Richard Leblanc, a professor of governance, law and ethics at York University in Toronto, said the outage was a learning opportunity for threat actors, such as Russian state-sponsored hackers, who can now see how vulnerable Canadian industry, financial institutions and health-care systems are to an attack on a telecom provider.

“This could have been catastrophic for the country if this was a threat actor,” he said on Saturday.

Leblanc said the outage — Rogers’ second in significant outage in 15 months — makes it clear that the federal government can’t just rely on telecom companies to do the right thing.

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Rogers service back on for most customers, but not all is restored

The Rogers network outage that disrupted service nationwide is still affecting some customers. The telecom has yet to explain what caused the disruption.

“I think it’s time that regulators — and this includes Industry Canada, the CRTC and the Competition Tribunal — begin to insist on proper, robust, independently audited internal controls, so that you don’t have an outage like this,” he said.

While Industry Minister François-Philippe Champagne has described the outage as “unacceptable,” Leblanc said that kind of talk needs to be followed up with action.

“I think regulators have the authority, they have the power. The question is: Do they have the courage to use it?” he said.

A sign at a Vancouver store warns customers on Friday that credit and debit services are down. (Justine Boulin/CBC)

Patricia Valladao, a spokesperson for the Canadian Radio-television and Telecommunications Commission, said the telecom regulator is in contact with Rogers.

“Right now, our focus is on the outage and recovering from it. When it is over, we will take all necessary actions to examine what occurred and put in place the necessary measures to prevent it from happening again,” she wrote in an email.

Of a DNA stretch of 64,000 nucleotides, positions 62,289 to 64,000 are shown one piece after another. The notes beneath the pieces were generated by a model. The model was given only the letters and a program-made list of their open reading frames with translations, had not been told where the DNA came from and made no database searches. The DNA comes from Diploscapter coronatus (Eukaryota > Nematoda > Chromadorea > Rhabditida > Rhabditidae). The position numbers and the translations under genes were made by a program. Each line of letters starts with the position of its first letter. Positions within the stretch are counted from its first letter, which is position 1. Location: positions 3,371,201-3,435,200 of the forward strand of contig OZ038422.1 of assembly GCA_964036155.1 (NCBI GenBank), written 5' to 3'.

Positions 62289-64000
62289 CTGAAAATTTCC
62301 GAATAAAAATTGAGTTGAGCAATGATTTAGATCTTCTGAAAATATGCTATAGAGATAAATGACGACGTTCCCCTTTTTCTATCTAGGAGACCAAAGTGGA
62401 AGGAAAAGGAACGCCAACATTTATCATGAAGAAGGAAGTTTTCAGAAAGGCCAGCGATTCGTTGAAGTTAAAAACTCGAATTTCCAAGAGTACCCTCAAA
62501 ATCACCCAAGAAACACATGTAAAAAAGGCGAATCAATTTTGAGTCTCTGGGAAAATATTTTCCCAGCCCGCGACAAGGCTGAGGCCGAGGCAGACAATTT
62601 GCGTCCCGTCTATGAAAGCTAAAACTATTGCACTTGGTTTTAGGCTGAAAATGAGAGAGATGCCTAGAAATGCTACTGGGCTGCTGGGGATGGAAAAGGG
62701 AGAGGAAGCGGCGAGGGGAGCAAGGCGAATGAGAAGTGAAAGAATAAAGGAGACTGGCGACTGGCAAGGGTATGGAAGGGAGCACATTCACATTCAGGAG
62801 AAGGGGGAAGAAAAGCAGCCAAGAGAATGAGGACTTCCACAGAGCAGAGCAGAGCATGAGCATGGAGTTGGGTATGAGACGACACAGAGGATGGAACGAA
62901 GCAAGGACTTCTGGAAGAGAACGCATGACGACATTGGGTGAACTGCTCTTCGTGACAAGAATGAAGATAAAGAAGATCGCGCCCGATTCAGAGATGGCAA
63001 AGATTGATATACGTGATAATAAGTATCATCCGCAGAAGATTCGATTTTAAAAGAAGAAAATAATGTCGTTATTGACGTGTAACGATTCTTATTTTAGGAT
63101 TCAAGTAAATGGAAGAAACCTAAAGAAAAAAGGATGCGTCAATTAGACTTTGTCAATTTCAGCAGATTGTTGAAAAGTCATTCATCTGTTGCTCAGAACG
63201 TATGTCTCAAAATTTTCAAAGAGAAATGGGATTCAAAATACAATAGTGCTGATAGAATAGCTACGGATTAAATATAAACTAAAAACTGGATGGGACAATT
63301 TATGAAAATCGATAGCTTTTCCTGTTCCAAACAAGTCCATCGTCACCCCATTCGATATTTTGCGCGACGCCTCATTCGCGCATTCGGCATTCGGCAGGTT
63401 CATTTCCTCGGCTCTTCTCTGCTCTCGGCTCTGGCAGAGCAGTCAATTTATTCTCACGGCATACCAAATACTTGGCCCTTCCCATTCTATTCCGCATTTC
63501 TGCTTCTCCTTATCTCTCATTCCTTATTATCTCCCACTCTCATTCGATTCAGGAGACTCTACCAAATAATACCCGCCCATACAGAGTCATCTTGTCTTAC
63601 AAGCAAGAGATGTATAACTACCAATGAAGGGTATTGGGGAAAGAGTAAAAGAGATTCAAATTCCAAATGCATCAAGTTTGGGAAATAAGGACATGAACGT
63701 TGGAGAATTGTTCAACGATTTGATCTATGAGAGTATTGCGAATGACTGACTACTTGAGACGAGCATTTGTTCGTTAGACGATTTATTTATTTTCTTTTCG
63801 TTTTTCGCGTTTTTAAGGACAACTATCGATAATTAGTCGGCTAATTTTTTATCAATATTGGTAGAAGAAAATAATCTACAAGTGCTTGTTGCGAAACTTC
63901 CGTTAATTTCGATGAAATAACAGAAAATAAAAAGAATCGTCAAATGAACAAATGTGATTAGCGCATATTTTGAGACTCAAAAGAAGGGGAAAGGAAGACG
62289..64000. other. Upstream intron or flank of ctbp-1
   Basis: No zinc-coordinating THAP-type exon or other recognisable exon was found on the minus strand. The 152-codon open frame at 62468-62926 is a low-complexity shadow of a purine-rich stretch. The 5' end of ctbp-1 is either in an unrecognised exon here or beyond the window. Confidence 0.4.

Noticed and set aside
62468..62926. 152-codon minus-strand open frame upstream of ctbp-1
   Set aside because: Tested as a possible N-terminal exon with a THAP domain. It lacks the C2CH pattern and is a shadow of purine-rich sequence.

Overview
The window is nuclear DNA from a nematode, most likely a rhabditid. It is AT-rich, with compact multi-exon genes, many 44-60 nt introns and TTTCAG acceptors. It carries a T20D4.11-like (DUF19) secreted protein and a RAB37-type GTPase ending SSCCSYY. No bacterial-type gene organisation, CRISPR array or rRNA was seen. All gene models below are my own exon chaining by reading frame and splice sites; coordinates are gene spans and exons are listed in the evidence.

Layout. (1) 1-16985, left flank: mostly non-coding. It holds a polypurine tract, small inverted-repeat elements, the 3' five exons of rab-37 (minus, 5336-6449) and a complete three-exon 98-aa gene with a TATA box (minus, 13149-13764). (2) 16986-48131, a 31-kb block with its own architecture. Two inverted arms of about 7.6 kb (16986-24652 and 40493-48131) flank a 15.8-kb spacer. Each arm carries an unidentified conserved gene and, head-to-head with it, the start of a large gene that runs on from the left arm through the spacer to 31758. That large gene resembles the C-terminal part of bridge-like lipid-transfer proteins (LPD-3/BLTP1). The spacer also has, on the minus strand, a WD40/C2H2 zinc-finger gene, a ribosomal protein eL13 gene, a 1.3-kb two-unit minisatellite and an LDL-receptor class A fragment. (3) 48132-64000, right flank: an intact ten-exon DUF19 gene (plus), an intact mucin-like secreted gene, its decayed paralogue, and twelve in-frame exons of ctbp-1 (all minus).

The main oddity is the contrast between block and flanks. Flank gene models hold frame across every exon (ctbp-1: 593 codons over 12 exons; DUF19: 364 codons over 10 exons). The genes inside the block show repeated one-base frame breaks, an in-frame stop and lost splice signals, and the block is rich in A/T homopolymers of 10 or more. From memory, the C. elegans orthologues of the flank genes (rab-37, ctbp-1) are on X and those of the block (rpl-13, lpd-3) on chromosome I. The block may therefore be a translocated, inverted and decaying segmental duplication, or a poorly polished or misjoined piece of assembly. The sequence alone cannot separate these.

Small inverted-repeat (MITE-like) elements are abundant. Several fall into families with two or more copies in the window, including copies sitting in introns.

According to Netblocks, a U.K.-based organization that monitors cybersecurity, at its peak the outage knocked out about 25 per cent of Canada’s observable internet connectivity.

People use their devices outside a Starbucks coffee shop in Toronto amid the nationwide Rogers outage on Friday. (Alex Lupul/CBC)

Rogers said it will proactively credit customers for the outage, but it provided no details about the amount. The company said it is aware of spam text messages claiming to offer the credit and that customers will be credited automatically.

Leblanc said he expects to see class-action lawsuits — and suits by individual firms — attempt to quantify the cost of the outage.

“Lawyers are good at that, so if there’s a class action, they can measure the loss of productivity, the opportunity cost of not being able to work, missed meetings, missed opportunities, missed contracts. It is significant,” he said. “If all of these millions of people lose a day of their working life, they’re not going to be made whole by a credit.”

Rogers did not reply to multiple requests for comment on Saturday from The Canadian Press about the number of customers affected and the credit that customers will receive.

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By Jon Doe